In other words, the Polish program deals with the question of how the Polish state and society have been dealing with human rights challenges in historical and contemporary perspectives. Especially scrutinized will be histories of discrimination, oppression and resistance - primarily in the context of World War II, the Holocaust and National Socialism, as well as in the contemporary outlook, the relationships between majority and minorities, civil society, societal (in)justice, activism, and solidarity.
 
Due to the situation of almost complete ethnic and religious homogeneity, the aftermath of the WW II, the Polish society has lacked exposure to ‘the Other’ and, it is polarized in debates on diversity. Nowadays, the political and social debate is divided to even a greater extent due the swift rise of populist and xenophobic rhetoric, and hostile attitudes towards refugees and migrants.
 
In many instances, free speech turns into hate speech. That is why the 2018 fellowship will be focused on the issue of hate speech, radicalism and discrimination - how they manifest, what kinds of threats they pose to a democratic society, and how they could be counteracted. Throughout the program, the participants will have a chance to create a solution kit for young activists to counteract discrimination both online and offline.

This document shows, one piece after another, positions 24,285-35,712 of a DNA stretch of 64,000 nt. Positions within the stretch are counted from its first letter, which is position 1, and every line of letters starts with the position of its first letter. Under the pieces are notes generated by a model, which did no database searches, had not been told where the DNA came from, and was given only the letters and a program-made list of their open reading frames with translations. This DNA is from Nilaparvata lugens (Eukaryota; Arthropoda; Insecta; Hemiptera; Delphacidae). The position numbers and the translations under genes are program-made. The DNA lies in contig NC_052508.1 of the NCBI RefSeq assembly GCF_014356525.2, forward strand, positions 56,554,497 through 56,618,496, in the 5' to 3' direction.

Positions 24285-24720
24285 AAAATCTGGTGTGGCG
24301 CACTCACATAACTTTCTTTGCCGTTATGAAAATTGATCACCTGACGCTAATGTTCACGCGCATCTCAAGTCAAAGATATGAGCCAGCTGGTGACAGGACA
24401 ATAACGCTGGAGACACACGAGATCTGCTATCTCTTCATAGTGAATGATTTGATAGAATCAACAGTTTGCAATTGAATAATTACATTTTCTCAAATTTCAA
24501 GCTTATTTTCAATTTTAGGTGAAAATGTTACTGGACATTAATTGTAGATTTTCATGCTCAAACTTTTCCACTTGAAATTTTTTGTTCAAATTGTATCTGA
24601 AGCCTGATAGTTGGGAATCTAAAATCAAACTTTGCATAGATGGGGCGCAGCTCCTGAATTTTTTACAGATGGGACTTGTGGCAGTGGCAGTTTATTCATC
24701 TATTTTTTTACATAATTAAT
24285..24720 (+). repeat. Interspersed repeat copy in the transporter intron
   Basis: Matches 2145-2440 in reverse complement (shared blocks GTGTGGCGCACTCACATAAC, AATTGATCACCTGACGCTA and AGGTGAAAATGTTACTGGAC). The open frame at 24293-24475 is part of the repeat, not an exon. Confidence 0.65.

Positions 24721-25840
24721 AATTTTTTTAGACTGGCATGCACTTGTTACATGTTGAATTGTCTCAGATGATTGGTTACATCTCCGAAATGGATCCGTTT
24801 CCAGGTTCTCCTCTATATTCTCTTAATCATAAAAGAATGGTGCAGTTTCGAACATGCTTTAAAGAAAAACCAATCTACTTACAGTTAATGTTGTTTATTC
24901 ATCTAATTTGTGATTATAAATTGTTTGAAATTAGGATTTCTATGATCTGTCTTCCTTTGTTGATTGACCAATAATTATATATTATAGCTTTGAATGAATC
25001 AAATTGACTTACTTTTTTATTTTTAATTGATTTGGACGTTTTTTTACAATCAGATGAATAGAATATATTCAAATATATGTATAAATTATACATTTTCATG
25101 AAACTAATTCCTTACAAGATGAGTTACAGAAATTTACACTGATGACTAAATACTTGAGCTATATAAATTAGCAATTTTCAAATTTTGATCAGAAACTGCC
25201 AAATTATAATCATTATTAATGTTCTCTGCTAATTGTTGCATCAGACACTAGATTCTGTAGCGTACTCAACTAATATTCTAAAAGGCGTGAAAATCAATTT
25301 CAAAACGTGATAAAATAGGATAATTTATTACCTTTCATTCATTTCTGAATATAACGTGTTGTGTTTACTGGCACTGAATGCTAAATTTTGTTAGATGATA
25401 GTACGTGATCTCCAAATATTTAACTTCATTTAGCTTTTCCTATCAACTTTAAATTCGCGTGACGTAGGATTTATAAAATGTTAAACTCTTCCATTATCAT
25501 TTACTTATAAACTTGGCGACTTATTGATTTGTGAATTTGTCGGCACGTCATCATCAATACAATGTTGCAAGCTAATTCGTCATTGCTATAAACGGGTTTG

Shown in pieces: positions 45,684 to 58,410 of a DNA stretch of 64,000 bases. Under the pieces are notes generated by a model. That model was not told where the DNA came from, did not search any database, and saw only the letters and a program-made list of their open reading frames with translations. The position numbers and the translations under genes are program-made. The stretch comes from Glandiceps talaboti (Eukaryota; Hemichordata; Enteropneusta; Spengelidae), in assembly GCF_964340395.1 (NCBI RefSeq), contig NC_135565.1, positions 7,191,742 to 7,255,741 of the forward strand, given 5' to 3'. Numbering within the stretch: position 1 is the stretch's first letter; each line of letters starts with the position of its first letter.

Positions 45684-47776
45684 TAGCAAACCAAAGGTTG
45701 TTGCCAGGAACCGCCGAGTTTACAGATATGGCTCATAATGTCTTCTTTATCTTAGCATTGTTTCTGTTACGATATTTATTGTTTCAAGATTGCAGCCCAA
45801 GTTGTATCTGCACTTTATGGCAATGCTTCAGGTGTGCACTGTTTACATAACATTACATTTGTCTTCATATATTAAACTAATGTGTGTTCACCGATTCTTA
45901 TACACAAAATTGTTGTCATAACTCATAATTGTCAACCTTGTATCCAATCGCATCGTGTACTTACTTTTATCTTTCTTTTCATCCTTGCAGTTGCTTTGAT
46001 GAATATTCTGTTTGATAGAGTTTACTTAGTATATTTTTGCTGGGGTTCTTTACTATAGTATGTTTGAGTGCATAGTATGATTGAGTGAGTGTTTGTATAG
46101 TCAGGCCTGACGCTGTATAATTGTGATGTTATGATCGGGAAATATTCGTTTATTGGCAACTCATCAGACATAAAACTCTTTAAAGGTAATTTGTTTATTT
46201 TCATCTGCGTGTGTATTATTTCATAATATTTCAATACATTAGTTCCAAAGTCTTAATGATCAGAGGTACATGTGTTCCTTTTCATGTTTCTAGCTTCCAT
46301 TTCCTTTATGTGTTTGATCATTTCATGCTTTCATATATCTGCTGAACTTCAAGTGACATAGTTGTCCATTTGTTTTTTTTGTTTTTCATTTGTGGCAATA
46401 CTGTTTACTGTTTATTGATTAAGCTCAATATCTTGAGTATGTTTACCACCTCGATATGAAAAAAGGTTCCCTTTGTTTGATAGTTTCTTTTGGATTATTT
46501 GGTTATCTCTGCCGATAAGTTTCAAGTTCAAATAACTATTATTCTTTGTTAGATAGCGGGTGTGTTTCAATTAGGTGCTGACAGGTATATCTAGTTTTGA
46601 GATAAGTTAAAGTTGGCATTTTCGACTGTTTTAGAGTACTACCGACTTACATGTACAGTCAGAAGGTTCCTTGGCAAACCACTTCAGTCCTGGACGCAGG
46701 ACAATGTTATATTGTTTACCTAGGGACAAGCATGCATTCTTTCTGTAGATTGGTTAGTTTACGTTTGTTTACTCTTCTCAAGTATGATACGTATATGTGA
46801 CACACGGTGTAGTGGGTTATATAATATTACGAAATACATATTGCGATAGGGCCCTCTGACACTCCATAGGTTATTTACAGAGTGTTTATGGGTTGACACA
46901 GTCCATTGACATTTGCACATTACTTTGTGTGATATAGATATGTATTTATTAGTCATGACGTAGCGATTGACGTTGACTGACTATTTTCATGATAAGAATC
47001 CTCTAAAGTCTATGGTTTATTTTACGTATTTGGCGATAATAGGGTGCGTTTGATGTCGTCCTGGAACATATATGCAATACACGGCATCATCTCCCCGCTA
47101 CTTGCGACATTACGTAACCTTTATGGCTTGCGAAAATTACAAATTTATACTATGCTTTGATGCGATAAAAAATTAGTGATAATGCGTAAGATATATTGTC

Fellows will take part in trainings on how to address social challenges and raise awareness on human and minority rights by drawing from social entrepreneurship tools and methods. The overall goal for the Fellows, while working in small groups, will be to develop and implement answers or innovative strategies to a human rights challenge of choice. Potential answers may include creating workshops scenarios, social campaign, designing a product and other tailored formats.  
 
Please refer to the agenda of the 2017 Fellowship in Warsaw for more details.
 

Coming from the global studies and human rights legal background, this experience was not just another step on the way, but rather an entire harbor of new ideas and possibilities. Coming together from the United States, Ukraine, Germany, and Poland, with our energized attitudes and strive to make the difference, I can state immodestly that we have done something outstanding (…) I have not seen such brave idea for action before…” - Ɓukasz, law student, Warsaw Fellow